How Long Does a Credit Report Judgement Remain in Effect?
If you leave a debt unpaid, you may just end up with a credit report judgment. A credit report judgment will show up on your credit report and significantly damage your credit score.
Judgments happen after a lawsuit. Should the creditor you owe sue you in order to collect the debt, losing the lawsuit will result in a judgment being filed against you in court. Because the credit bureaus regularly peruse new court records via a federal records database, it won’t be long before the judgment appears on your credit report. Fortunately, court judgments don’t remain in effect forever.
The Legal Statute of Limitations for Judgments
Each state has different guidelines regarding the statute of limitations for judgments. For example, a judgment may remain in effect for up to 20 years in Florida, while many other states only allow judgments to remain for a period of up to 10 years.
Keep in mind as well that in order for a judgment to remain in effect, it must be renewed. Most states require creditors to renew their judgments a minimum of 30 days before they expire. Although a judgment may remain in effect for up to 20 years, sometimes longer, this is only true if the creditor takes the time to renew the judgment. If the creditor fails to renew during the required time frame the judgment will cease to be valid.
Credit Report Judgments
The Fair Credit Reporting Act only sets a 7 year reporting period for judgments. Thus, it is possible for a judgment to still be valid after 7 years yet no longer appear on a consumer’s credit report. A judgment renewal by a creditor does not renew the reporting period for the judgment on your credit report.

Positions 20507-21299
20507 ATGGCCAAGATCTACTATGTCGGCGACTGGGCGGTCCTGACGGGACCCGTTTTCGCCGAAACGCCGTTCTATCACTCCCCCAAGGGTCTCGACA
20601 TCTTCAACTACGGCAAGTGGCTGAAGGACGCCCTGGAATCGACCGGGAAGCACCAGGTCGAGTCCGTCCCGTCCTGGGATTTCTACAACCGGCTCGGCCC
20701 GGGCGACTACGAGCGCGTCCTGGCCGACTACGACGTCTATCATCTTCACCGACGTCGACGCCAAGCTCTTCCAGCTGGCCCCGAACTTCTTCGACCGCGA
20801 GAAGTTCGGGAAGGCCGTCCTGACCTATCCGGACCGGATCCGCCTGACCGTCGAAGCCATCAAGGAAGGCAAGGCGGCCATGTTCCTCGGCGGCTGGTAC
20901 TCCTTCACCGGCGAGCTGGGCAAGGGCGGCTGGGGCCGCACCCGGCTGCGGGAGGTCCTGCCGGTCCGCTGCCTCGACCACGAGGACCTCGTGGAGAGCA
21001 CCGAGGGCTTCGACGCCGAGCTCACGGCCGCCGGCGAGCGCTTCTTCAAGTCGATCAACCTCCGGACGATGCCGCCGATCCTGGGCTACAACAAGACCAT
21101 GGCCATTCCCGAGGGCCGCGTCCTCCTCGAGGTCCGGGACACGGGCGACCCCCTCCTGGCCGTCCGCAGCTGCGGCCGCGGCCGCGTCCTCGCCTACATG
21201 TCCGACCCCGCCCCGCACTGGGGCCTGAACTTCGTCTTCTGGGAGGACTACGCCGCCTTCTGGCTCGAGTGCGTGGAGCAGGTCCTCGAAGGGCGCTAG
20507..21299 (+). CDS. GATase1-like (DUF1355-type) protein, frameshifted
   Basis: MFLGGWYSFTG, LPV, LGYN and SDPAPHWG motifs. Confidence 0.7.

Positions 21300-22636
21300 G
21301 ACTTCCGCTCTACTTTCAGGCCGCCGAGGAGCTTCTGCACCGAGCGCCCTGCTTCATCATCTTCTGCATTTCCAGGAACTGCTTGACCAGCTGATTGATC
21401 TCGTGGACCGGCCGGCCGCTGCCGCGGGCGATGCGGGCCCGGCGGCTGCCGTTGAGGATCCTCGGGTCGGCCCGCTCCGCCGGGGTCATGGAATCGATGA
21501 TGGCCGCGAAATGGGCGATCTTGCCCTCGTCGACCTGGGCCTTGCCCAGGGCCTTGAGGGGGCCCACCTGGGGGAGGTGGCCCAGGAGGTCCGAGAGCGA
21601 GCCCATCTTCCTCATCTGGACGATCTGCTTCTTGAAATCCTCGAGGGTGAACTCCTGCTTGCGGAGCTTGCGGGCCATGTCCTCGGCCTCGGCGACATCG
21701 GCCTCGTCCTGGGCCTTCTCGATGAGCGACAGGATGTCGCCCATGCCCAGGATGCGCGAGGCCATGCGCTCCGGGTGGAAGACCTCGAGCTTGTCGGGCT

A handful of states have statutes of limitations longer than 7 years. The statute of limitations only affects credit reporting when it comes to judgments. In these states, a judgment can remain until the statute of limitations expires or the standard 7 year reporting period, whichever is longer.
Considering that few creditors sue immediately when a debt becomes due, the odds of a judgment remaining on a consumer's credit report for longer than seven years are slim, even in states that permit the practice.
You Can Contest a Judgment
If you contest a judgment by filing a Motion to Vacate Judgment and win your case, the judgment against you is immediately dropped. Give the court time to prepare a certified copy of the decision in the case. By mailing the court’s decision regarding your Motion to Vacate to the credit bureaus, you may successfully have the judgment removed from your credit report before the 7 year reporting period expires.
Depending on the circumstances surrounding the judgment and your state of residence, you may have a limited period of time after the judgment is levied to successfully contest it.
Disclaimer: I am not an attorney and this is not to be taken as legal advice. See a licensed attorney in your state for guidance specific to your situation.
- How a Collection Judgment Can Hurt Credit
A collection judgment can hurt credit scores by appearing on a credit report for the full judgment enforcement period in the debtor's state.
- How to Remove a Money Judgment From Your Credit Report
You can remove a money judgment from your credit report and improve your credit scores by vacating the judgment or disputing the public record's accuracy.